Meeple Circus with NoPunIncluded and Actualol

what's the point of elephants, genuine fury, goat on a plank
This week's video is a playthrough of the outrageously silly and frustrating Meeple Circus -a game so hot and squeaky-fresh that it isn't actually available yet. Sorry. (If you want to read more, Paul recently tried and enjoyed it at SHUX). But if you'll just put that goat and plank down for a moment - look at who we've got with us in this flipping video? 

Assembling an incredible sort of UK board game supergroup/cabal, this video features guest appearances from Jon Purkis (aka Actualol) as well as Efka and Elaine! (No Pun Included). For the inititated, we'd love to point you towards Jon's song about Pandemic Legacy, and NoPunIncluded's review of Great Western Trail - if only for the shocking revelation that cows are no longer required for fresh milk.

But do go and poke around! Both channels do great stuff, and it's worth noting that just last month Actualol popped onto Patreon. Finally, special apologies to Efka - Matt got a bit too involved in the game and literally wasn't a proficient cameraman. Everyone else: enjoy!


Review: The Voyages of Marco Polo

embarrassing dads, a really good candy-based joke, bouncing bags of bananas
Hot dog! At the time of writing The Voyages of Marco Polo is ranked as BoardGameGeek’s 39th best game ever. Our team has now comprehensively tested, teased and tutted over every aspect of its complicated machinery to bring you what we think.

That said, our viewers should note that as Englishmen, we still have no bloody idea about that American folk game where someone yells “Marco!” and someone else yells “Polo!”, and we’re not Googling it on principal.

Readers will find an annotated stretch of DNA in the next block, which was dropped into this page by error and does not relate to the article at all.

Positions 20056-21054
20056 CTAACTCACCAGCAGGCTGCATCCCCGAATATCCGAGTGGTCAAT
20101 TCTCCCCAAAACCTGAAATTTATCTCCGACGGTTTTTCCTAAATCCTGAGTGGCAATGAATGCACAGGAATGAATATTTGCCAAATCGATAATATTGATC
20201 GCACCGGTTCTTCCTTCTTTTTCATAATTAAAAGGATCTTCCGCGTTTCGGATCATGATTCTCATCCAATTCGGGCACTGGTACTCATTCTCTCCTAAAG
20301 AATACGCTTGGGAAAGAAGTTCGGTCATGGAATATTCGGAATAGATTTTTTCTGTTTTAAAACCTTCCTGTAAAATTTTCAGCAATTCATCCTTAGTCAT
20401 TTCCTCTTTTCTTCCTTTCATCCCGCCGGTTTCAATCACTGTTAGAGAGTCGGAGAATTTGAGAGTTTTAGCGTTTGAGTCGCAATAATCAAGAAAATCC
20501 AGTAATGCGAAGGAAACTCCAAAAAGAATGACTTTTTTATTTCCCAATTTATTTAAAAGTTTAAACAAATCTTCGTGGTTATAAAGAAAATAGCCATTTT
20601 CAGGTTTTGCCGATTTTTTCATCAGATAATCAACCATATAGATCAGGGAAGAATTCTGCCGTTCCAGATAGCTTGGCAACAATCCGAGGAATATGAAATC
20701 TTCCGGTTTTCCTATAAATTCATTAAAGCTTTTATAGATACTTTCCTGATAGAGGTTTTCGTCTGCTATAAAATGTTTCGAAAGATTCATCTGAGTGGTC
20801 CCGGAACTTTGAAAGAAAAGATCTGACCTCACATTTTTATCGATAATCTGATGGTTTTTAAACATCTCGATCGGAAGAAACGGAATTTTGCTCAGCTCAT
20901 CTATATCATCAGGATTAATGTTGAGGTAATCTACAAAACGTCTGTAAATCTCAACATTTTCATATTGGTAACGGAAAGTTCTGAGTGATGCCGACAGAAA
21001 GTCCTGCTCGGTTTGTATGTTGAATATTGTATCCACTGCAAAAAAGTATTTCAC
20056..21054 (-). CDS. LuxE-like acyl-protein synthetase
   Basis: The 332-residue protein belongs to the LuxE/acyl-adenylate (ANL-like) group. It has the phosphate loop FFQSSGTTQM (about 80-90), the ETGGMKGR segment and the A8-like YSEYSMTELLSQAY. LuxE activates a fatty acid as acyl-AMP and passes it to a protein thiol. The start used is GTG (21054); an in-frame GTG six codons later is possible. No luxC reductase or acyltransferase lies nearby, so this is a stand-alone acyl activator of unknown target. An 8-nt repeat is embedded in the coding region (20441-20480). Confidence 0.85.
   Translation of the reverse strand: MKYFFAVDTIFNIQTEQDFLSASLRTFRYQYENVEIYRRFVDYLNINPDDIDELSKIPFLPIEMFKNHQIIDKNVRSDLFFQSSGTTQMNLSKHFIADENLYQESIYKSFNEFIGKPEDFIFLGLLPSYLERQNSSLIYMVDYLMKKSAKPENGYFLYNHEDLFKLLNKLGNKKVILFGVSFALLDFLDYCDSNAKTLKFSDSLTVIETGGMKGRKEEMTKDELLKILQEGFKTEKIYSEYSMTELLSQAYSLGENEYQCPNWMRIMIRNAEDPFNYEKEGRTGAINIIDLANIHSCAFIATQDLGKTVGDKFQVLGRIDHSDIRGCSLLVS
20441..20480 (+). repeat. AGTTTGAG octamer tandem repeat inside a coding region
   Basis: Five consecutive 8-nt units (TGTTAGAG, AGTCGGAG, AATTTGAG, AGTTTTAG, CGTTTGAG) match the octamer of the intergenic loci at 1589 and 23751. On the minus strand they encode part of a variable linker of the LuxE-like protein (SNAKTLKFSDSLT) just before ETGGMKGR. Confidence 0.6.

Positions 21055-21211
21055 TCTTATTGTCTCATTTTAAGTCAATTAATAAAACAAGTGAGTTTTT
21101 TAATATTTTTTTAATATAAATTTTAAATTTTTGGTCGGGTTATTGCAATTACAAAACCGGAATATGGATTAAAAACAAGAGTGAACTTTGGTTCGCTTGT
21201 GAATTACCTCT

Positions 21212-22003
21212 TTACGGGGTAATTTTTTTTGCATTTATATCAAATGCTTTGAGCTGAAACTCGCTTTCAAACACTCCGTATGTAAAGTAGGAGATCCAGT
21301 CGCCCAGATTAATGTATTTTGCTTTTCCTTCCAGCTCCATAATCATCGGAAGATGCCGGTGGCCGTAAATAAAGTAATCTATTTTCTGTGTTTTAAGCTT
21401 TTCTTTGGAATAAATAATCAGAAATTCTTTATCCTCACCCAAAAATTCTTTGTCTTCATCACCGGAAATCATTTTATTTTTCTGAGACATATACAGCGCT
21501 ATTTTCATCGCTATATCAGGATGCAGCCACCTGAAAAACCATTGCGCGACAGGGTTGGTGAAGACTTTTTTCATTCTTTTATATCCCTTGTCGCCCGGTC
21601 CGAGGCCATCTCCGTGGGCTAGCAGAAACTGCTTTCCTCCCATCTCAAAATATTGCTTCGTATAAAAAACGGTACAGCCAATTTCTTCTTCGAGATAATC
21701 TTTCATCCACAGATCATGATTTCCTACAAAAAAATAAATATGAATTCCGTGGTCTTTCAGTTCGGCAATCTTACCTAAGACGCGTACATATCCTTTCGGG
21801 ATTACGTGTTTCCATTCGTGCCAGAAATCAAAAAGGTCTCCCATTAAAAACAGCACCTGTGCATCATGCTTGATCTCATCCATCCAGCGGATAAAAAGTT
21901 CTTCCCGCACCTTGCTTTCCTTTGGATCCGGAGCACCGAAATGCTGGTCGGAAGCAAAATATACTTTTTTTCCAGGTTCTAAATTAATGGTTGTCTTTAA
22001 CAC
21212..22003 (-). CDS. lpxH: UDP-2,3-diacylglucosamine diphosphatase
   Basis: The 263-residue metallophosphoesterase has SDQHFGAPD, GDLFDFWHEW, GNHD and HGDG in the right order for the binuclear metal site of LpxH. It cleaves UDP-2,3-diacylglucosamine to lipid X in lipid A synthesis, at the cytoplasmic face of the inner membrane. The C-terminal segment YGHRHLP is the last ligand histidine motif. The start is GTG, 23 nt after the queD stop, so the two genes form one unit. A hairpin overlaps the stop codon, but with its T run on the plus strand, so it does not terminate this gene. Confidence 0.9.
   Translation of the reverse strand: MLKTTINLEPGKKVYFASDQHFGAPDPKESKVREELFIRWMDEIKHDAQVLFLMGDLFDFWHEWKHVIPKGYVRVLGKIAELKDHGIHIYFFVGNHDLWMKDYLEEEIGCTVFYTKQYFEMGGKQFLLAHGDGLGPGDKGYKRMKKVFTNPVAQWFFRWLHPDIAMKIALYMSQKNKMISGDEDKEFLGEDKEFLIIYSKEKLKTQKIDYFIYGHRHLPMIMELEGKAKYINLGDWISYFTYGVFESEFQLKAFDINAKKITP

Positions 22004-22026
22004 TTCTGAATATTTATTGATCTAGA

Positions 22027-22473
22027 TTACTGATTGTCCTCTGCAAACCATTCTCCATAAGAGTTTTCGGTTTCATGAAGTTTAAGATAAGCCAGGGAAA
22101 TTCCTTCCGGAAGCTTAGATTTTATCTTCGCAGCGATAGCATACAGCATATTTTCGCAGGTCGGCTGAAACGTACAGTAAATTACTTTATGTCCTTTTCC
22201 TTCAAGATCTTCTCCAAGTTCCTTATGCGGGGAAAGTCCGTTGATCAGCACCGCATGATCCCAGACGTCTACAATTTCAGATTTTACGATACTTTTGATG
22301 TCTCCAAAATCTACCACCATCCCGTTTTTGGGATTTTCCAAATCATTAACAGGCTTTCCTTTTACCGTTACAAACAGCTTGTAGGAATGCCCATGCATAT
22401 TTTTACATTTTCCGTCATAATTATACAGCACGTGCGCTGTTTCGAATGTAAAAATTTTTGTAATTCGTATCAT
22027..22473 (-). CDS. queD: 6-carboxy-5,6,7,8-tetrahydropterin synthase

Review: First Martians

plodding & prodding, it's a crane not a gun, every flavour of lozenge
OH MY GOODNESS! It's time for a fantastically exciting box. First Martians: Adventures on the Red Planet is a game of surviving as the very first colonists on the Solar Satsuma, and keeping your wits about you as your home crumbles like a dunked biscuit.

It's also the sequel to 2012 release Robinson Crusoe, which Quinns didn't get on with very well. What's changed in five years? A lot, we can tell you.


Preview: Jenn Sandercock’s Edible Games

cookie-cutter design, a wobbly foundation for a game, an aussie lolly
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Pip: In the time it takes my companion/opponent to move his knight to a new square I have broken off a piece of the game board and stuffed it into my mouth, crumbs on my T-shirt volunteering the specifics of my crime.

On the plus side, I am road testing one of Jenn Sandercock's edible games – The Order Of The Oven Mitt – and thus I have a mouthful of gingerbread rather than cardboard. On the less plus side you aren't supposed to eat the board yet and I've just remembered I don't like gingerbread.

The gingerbread debacle happens every year around Christmas. Faced with the dramatic potential of pretending to be a giant devouring a village I will tuck into any number of gingerbread houses and gingerbread folk, trying to ignore my tastebuds. I mention this to make it clear that the gingerbread problem is my own cross to bear rather than anything to do with Jenn. BUT gingerbread is a really useful building material so it's working really well as the substrate for the game.


Review: Great Western Trail

quinns stop clicking your fingers, number-udders, that's cowboy magic
Hoo baby! The profoundly beefy 2016 game of Great Western Trail is finally back in stock the world over. We've had ample time to test its systems, prodding its many rules from every conceivable angle, and today want to tell you that it lives up to the hype.

And thank goodness for that! When was the last time your evenings contained a dose of cowboy magic? It was too long, wasn't it?


Review: Burgle Bros.

a dollop of chaos, a crime soufflé, a misplaced acrobat, and a bloody cat?!